The cFFF values obtained from ERGs tend to be higher than those recorded using behavioural techniques (Dodt and Wirth, 1954; Hendricks, 1966; Lisney et al., 2011, 2012). For example, in the chicken Gallus gallus domesticus, ERGs produced a cFFF of 105 Hz (Lisney et al., 2012), while behavioural assessment provided a cFFF of 87 Hz (Lisney et al., 2011) measured across a similar light intensity range. The cFFF values obtained from ERGs should be considered as an upper limit of temporal resolution as ERGs measure neural activity (photoreceptor and bipolar cells) in the retina, while behavioural studies measure what an animal actually perceives as a flickering stimulus, which is dependent on more complex visual processing in the brain (Lisney et al., 2012; Schneider, 1968; Umino et al., 2012). To the best of our knowledge, direct comparison of ERG and behaviourally determined temporal CS is lacking. In mice, ERG and behaviourally assessed CS (at a temporal frequency of 3 Hz) followed similar trends, which suggests that behavioural temporal CS may be controlled within the retina (Umino et al., 2012). Future experiments will need to assess the temporal resolution and temporal CS of lampreys using behavioural studies.
Resolution and sensitivity reflect visual requirements
Fish that inhabit dim-light environments generally have lower cFFF values (<45 Hz) than those residing in bright-light environments (40–100 Hz; Table 2). Comparisons between the FFF and cFFF recorded in different studies should be treated with some caution as experimental conditions often vary among studies (e.g. methodology, temperature, adaptation state, stimulus and background light intensity, sine-wave or square-wave stimulation and how FFF is determined based on signal or threshold), which may impact temporal resolution. Comparisons between studies, however, tend to reflect an animal's ecology and life style (Horodysky et al., 2008).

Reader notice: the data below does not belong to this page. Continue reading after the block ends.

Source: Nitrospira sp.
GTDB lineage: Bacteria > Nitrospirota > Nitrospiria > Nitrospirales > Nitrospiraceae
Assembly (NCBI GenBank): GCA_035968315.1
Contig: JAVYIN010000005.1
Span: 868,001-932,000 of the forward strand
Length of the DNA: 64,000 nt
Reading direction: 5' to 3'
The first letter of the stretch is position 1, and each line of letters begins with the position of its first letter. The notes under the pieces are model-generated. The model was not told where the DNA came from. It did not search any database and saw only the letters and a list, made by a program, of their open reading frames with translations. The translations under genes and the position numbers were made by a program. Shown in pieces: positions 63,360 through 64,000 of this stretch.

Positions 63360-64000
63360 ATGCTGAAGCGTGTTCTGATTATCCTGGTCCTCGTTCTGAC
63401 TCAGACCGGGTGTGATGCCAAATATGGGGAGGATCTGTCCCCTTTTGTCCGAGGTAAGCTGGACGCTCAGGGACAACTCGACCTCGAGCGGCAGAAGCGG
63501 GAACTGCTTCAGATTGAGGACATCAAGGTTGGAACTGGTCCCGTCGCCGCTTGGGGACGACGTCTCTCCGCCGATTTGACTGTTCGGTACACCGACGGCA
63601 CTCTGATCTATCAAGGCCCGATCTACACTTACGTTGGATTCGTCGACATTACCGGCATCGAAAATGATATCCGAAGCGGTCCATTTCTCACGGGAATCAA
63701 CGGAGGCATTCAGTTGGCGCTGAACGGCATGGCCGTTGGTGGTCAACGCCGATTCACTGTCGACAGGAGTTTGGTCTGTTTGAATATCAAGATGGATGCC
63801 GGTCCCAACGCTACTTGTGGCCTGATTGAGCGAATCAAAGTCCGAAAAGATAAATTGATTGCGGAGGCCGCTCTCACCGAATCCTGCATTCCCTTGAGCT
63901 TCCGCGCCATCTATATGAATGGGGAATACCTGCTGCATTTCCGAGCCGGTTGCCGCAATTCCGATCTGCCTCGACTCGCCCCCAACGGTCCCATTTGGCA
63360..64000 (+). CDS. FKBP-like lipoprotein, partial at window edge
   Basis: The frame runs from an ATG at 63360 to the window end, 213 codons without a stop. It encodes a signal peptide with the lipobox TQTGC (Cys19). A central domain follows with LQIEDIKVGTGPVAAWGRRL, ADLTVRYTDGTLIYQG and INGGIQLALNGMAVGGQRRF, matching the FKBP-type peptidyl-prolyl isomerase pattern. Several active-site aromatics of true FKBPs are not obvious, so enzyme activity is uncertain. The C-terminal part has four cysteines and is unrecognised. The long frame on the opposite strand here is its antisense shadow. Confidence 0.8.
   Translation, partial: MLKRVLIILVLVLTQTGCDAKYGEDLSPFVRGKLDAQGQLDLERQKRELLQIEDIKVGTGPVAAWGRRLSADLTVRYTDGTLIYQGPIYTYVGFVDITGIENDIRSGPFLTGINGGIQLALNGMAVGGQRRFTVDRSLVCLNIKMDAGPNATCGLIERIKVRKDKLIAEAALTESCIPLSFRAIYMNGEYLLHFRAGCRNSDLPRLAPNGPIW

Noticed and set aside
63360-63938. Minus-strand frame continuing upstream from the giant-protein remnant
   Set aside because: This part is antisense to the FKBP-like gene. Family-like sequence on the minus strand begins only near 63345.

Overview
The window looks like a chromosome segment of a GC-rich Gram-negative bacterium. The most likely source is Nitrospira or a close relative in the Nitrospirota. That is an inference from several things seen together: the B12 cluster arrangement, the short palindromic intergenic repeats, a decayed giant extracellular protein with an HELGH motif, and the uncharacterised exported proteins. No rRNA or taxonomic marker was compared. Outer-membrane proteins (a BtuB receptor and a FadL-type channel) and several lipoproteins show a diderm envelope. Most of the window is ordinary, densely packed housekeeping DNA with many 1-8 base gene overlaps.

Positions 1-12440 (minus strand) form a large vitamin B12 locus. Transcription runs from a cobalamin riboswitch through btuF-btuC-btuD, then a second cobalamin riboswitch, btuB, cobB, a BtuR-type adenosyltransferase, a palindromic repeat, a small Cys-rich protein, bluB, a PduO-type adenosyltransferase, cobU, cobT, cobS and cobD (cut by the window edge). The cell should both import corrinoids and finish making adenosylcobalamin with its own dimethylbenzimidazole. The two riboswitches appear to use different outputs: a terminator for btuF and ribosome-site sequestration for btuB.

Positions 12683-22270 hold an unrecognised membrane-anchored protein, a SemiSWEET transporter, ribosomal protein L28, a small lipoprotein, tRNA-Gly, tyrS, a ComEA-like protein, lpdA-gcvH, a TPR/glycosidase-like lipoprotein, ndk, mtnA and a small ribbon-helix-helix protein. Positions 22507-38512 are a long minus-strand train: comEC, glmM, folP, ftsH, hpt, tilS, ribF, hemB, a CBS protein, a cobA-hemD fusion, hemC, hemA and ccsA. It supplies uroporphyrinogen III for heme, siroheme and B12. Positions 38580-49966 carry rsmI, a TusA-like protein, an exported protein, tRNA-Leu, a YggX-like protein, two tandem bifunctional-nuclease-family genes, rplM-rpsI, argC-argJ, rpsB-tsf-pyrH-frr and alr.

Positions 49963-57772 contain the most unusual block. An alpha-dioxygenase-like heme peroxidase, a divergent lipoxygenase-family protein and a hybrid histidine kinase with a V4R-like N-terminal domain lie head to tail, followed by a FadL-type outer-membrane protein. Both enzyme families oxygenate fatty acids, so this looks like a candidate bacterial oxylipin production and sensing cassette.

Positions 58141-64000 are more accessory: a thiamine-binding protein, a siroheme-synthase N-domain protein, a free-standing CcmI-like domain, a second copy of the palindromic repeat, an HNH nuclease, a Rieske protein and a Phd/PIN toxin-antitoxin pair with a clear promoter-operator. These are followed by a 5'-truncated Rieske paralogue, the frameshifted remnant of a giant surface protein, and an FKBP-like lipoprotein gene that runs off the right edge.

Because of their burrowing habit and nocturnal life style (Potter et al., 1968), the two lamprey species we examined spend a significant portion of their life in a light-limited environment (except during spawning). The visual system of Mordacia spp. is adapted to these low light levels through optical (the presence of tapetum) and neural (temporal and spatial summation) mechanisms. In other words, Mordacia spp. sacrifice high temporal resolution (high FFF) to increase light sensitivity (Frank, 1999; Jenssen and Swenson, 1974; Warrant, 1999) and to improve contrast discrimination (Cronin et al., 2014; van Hateren, 1993). A visual system adapted to increase sensitivity is generally associated with low spatial resolution (i.e. high spatial summation), as demonstrated by the low anatomical spatial resolving power of 1.7 cycles deg−1 in the downstream migrant of M. mordax (Collin et al., 2004). The possession of a retinal tapetum (Collin and Potter, 2000) also increases sensitivity by effectively doubling the length of the outer segment, which suggests that there is more visual pigment available for light absorption (Land and Nilsson, 2012; Rovamo and Raninen, 1988). In brief, all these characteristics imply that the visual systems of Mordacia spp. are adapted to improve photon capture in a dim-light environment.